Did you know the word "pesto" is just a generic Italian term for anything made by pounding it? That's right, the bright green sauce we all know and love isn't pesto, it's actually called pesto alla genovese. This is only one rendition of the yummy sauce that Italy has and if they can have different versions of pesto who says you can't too? Experimenting in the kitchen is an important part of learning to cook so instead of spending money on the jarred stuff (which sucks anyway) just make your own pesto sauce!

All you need to make a totally awesome pesto sauce is a blender (or food processor), a knife, some creativity and a few key ingredients. The classic version of pesto sauce includes fresh basil leaves, pine nuts, crushed garlic, and parmesan cheese blended with olive oil and salted to taste. While this is simple and delicious on its own you can definitely get more creative if you want to, so keep reading!

Find a new nut

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Shelby Cohron

Pesto alla genovese is made with toasted pine nuts but boy are those things pricy. If you can't get your hands on these little guys consider swapping them out for other nuts or even certain seeds. Everything from peanuts to pistachios to pumpkin seeds work, you've just gotta find what works best for you.

Eat your greens

mint, herb, vegetable, relish, nature
Ellen Gibbs

Even in the good ol' days Italians would sub parsley and mint for basil if it was out of season, so why can't you do the same? Test out other blends of veggies and see what floats your boat. Any leafy greens (not lettuce!) and herbs you have lying around will work and if you see anything in your fridge that might be on its last legs just throw it into a batch of pesto sauce, it'll last much longer! Arugula is great for a peppery kick while chives are perfect for anyone who loves strong, oniony flavors.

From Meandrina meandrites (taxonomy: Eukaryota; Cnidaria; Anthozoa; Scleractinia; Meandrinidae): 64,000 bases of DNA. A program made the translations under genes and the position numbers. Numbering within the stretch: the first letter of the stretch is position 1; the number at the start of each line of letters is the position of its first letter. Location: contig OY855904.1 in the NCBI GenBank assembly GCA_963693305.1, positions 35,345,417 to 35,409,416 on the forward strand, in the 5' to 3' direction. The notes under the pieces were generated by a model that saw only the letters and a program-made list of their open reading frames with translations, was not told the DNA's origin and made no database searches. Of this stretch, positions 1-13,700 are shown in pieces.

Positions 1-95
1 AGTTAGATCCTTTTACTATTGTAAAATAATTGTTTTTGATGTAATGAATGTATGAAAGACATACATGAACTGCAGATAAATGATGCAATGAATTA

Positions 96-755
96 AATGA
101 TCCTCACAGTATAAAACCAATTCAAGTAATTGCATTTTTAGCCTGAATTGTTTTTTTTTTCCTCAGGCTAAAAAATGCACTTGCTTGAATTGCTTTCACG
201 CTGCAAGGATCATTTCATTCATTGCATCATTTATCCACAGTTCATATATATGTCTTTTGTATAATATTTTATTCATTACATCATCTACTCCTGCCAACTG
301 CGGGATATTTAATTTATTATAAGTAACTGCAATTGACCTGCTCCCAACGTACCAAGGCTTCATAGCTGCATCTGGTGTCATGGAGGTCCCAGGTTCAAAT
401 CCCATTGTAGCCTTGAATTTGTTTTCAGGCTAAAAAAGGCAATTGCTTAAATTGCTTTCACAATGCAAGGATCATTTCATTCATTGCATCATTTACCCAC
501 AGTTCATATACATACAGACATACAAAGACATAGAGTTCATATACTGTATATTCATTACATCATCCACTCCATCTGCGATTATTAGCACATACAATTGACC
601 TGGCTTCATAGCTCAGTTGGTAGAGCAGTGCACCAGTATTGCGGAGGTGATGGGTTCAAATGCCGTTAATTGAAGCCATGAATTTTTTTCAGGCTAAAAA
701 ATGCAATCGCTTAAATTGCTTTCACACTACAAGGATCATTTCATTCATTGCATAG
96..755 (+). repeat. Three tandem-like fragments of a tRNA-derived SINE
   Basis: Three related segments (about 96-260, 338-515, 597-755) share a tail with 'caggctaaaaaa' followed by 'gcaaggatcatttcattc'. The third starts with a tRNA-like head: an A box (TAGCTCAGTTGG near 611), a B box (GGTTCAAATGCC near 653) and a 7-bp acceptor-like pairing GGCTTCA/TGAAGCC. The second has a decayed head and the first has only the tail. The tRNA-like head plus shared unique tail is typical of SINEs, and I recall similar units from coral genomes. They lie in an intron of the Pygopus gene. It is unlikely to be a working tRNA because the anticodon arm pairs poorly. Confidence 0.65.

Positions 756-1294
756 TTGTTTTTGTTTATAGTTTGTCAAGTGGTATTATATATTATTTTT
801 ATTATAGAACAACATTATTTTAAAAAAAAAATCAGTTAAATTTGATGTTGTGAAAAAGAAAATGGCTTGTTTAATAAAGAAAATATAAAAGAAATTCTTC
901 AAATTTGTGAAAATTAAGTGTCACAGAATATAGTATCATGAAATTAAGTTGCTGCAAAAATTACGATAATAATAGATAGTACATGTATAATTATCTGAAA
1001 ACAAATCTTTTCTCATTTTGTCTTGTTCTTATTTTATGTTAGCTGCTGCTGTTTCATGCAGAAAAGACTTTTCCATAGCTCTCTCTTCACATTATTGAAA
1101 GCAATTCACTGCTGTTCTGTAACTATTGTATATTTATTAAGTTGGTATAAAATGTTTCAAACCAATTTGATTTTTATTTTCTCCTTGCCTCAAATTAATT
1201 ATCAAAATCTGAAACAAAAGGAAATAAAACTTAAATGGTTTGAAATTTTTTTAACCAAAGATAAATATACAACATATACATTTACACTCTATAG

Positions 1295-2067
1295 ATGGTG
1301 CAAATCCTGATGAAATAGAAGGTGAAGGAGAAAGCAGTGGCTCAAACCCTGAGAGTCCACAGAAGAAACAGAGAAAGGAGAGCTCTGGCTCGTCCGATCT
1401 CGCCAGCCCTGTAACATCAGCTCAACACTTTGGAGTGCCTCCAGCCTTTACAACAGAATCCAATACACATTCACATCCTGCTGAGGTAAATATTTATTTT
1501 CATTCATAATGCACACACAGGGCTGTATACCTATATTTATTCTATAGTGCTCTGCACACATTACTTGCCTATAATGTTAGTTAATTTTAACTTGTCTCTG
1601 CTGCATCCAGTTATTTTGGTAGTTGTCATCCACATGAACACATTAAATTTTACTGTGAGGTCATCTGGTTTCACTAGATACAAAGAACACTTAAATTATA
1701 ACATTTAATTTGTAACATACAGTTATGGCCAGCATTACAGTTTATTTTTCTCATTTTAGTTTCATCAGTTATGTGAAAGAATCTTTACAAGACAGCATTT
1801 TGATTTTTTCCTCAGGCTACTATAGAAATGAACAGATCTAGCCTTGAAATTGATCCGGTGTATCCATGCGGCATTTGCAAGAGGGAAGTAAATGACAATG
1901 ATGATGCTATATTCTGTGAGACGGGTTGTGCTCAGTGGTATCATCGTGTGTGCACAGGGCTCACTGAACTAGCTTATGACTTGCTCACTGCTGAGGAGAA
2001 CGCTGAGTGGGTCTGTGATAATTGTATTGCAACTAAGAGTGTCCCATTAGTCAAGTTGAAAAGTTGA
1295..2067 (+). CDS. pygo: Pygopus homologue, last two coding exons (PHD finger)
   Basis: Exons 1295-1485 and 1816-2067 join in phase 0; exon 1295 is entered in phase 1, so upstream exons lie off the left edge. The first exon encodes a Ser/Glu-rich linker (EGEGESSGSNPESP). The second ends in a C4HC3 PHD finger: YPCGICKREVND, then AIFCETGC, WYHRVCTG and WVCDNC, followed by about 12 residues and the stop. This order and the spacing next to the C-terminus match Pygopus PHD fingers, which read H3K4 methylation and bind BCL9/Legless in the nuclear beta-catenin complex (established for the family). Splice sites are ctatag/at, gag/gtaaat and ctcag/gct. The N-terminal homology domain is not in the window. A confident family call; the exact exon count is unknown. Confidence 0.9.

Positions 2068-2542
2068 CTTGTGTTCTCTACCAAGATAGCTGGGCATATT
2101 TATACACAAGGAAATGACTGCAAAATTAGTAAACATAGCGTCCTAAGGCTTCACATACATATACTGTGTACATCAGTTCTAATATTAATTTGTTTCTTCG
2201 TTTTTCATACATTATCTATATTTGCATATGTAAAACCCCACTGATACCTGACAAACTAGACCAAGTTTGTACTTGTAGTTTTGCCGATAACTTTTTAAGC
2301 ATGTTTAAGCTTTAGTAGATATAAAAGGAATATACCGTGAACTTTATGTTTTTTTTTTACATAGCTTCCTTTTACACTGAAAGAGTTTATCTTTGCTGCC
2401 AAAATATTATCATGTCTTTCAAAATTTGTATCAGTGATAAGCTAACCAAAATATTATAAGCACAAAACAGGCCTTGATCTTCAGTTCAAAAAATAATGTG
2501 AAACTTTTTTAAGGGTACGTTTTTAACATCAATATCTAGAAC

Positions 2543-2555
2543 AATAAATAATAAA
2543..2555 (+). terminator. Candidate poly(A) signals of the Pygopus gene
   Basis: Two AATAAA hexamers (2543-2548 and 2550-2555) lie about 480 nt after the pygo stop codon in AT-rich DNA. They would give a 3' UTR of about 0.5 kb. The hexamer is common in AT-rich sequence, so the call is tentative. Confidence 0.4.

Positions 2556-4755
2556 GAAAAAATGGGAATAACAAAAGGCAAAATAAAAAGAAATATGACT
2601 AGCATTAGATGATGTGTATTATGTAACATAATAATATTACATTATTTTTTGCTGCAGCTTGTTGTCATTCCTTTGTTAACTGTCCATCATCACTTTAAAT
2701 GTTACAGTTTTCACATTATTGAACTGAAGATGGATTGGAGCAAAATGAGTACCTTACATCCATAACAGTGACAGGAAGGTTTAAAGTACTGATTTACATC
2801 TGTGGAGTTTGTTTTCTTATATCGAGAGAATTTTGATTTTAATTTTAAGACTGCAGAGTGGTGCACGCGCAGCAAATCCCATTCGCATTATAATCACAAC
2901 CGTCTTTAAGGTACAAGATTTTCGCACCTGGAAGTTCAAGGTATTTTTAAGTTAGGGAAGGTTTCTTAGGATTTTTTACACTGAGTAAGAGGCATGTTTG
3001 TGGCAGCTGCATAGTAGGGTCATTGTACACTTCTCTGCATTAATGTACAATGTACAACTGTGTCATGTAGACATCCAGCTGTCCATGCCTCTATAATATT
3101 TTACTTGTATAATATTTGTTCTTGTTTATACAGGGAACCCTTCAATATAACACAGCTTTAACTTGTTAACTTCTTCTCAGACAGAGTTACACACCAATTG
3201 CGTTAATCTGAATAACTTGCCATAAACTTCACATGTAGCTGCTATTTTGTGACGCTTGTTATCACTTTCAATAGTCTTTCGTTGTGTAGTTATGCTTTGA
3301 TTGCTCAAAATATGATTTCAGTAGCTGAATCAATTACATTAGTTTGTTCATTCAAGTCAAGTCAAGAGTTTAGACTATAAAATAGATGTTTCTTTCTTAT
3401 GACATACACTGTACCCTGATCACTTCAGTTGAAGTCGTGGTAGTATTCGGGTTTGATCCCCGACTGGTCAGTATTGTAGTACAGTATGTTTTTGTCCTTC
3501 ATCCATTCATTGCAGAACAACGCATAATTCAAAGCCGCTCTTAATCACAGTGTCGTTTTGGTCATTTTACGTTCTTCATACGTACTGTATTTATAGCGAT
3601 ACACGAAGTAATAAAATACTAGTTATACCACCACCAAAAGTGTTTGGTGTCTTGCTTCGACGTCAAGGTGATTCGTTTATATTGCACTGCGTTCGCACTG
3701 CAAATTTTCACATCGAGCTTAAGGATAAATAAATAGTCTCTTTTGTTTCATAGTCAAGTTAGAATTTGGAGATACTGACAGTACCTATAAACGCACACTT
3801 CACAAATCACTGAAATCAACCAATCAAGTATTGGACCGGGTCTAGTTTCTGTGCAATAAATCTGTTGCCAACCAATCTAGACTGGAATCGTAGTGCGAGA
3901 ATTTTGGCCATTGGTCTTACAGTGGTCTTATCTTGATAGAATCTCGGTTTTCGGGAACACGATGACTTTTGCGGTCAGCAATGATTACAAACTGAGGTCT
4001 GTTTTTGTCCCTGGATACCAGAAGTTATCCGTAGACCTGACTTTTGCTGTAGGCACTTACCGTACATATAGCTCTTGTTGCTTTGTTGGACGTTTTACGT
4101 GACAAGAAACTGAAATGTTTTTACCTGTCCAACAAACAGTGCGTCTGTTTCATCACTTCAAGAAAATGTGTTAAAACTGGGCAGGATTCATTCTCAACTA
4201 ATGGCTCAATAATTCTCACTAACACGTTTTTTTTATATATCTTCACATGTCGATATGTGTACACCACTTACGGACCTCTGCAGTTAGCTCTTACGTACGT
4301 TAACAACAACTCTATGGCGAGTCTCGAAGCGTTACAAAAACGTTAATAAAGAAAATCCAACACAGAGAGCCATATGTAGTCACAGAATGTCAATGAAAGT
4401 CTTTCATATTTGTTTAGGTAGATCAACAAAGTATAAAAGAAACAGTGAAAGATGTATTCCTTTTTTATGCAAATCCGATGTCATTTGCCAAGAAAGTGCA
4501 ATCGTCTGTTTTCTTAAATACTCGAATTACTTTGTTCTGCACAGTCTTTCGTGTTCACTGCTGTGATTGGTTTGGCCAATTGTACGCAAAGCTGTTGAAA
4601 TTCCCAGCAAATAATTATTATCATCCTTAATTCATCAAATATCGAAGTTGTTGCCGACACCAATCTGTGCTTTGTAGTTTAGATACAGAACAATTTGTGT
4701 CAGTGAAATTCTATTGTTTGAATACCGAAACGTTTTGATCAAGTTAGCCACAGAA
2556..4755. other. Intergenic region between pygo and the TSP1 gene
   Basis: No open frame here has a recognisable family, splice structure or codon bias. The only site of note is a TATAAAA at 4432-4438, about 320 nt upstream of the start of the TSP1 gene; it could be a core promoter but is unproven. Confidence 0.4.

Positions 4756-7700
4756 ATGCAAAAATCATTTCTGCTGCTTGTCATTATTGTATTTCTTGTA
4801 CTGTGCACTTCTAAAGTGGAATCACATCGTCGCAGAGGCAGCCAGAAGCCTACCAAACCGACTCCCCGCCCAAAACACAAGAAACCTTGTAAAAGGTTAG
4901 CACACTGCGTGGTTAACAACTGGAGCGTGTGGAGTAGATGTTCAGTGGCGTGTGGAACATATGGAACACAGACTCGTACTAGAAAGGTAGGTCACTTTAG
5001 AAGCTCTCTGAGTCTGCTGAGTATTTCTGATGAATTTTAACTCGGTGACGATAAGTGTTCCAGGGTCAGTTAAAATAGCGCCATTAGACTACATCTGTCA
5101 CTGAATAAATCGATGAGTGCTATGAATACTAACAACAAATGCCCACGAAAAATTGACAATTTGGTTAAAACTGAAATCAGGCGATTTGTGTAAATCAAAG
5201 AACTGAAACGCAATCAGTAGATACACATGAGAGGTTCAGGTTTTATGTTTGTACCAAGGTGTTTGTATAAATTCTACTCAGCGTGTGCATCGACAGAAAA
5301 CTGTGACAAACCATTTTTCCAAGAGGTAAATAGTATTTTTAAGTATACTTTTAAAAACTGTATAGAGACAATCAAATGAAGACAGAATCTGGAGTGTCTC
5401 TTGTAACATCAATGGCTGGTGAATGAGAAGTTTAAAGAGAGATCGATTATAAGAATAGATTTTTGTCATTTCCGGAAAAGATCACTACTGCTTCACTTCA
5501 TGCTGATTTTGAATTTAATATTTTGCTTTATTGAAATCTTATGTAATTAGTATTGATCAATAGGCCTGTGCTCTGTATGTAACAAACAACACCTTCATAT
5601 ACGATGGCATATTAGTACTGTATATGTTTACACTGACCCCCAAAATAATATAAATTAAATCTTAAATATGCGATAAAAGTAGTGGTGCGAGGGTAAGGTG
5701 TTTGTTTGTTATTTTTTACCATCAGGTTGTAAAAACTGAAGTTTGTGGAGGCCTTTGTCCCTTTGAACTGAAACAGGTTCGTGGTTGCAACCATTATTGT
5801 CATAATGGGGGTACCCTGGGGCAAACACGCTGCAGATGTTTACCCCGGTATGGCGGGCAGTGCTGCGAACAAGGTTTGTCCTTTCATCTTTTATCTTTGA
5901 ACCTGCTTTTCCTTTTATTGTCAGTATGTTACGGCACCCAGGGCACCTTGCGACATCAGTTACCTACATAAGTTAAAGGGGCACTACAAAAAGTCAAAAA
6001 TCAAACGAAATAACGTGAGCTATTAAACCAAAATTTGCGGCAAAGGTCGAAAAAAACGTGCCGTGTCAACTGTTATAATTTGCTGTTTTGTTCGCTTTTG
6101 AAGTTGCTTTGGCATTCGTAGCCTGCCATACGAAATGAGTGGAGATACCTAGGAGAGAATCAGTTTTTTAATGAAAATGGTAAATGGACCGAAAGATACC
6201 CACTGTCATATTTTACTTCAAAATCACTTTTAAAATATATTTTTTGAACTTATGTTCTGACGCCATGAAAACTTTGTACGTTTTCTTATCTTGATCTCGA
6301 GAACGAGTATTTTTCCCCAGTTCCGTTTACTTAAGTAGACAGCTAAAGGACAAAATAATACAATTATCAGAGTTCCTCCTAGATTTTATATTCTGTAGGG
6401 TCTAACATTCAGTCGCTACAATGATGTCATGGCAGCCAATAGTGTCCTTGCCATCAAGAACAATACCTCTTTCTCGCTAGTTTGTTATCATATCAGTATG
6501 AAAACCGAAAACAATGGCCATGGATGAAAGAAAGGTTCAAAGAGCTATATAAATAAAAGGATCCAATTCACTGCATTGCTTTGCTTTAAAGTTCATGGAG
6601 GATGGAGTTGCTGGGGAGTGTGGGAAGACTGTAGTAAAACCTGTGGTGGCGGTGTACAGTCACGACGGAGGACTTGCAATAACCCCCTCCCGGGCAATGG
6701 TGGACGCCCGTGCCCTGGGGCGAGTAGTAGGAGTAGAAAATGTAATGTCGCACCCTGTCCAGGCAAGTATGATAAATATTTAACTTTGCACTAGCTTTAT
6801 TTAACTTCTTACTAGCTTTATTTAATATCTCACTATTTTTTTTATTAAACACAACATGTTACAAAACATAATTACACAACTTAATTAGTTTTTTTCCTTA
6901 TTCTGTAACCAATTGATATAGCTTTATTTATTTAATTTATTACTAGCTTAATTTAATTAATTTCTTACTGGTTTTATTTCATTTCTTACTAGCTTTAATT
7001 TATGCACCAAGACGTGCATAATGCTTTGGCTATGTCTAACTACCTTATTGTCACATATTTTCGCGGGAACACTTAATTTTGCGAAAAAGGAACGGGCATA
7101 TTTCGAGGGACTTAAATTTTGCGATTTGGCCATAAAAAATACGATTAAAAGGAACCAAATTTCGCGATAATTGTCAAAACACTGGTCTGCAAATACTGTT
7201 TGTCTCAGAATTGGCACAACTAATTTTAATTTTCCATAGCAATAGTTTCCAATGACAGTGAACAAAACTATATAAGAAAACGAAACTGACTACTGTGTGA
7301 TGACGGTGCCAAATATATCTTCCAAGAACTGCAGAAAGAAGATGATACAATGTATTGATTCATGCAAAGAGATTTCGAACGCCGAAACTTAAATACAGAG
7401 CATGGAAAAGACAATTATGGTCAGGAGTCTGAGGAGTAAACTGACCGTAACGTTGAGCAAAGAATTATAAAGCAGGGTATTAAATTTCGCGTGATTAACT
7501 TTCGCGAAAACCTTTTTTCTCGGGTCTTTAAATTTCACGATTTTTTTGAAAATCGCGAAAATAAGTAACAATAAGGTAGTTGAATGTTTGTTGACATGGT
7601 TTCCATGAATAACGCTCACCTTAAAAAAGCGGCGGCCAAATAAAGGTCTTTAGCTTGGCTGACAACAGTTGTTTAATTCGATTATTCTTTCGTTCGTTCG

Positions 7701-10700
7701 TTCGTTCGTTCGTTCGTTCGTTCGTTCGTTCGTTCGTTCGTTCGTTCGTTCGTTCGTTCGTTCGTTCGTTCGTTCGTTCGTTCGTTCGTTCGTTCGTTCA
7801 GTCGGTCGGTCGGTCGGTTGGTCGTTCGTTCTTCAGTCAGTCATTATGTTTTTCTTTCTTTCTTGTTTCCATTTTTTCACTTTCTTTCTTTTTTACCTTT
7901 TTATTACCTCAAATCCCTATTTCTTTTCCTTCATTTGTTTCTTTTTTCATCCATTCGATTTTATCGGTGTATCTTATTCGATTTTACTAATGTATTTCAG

Spoon Tip: Certain veggies like carrots, beets and broccoli have leafy green tops that are totally edible that you can throw in your pesto sauce. Not only are you reducing waste but also saving $$$.

Try different cheeses

shop local, farmer's market, local dairy, Local Milk, local cheese, fresh cheese, cheese, milk, dairy product, artisan cheese
Sam Jesner

Traditional pesto is made with parmesan, but any hard and salty cheese will work too. This includes aged cheddar or gouda. If you want a dairy-free pesto sauce just leave the cheese out!

Spoon Tip: Avoid soft cheeses like brie or mozzarella as they won't mix well with the rest of your sauce and won't add much in the flavor department.

Add some flavor

Kendra Valkema

This is just my opinion but I think pesto should always have a clove or two of garlic in it. It adds so much flavor to the sauce and is great for your body too. From there you can add whatever your heart desires. Want a bit more salt? Throw in an anchovy or two (you won't be able to taste it, trust me). Want some savory notes? Hit the sauce with a dash of miso paste or nutritional yeast. Want something more refreshing? Add the zest of a lime or lemon. 

Spoon Tip: Blend cannellini beans or chickpeas into your pesto to give it a spreadable consistency that works great on toast or crackers. 

Blend it with fats and oils

herb, vegetable, garlic, pesto, oil
Kristine Mahan

Fat is good for you! At least the healthy kind... While I tend to use olive oil in my own pesto that shouldn't stop you from trying out other ingredients. Yogurt will give you a heavier sauce with a hint of sourness whereas avocado will make your pesto rich and creamy.

Spoon Tip: Add oils into your food processor or blender slowly, you don't want your sauce to get too liquidy. You can always add more oil but you can't take it out! 

That's all folks!

vegetable, herb, pasta, salad
Mujahid Zaman

There are hundreds of ways to customize your own pesto sauce and the ways to use it are even more endless. So get out your blender, raid your fridge and see what you can create!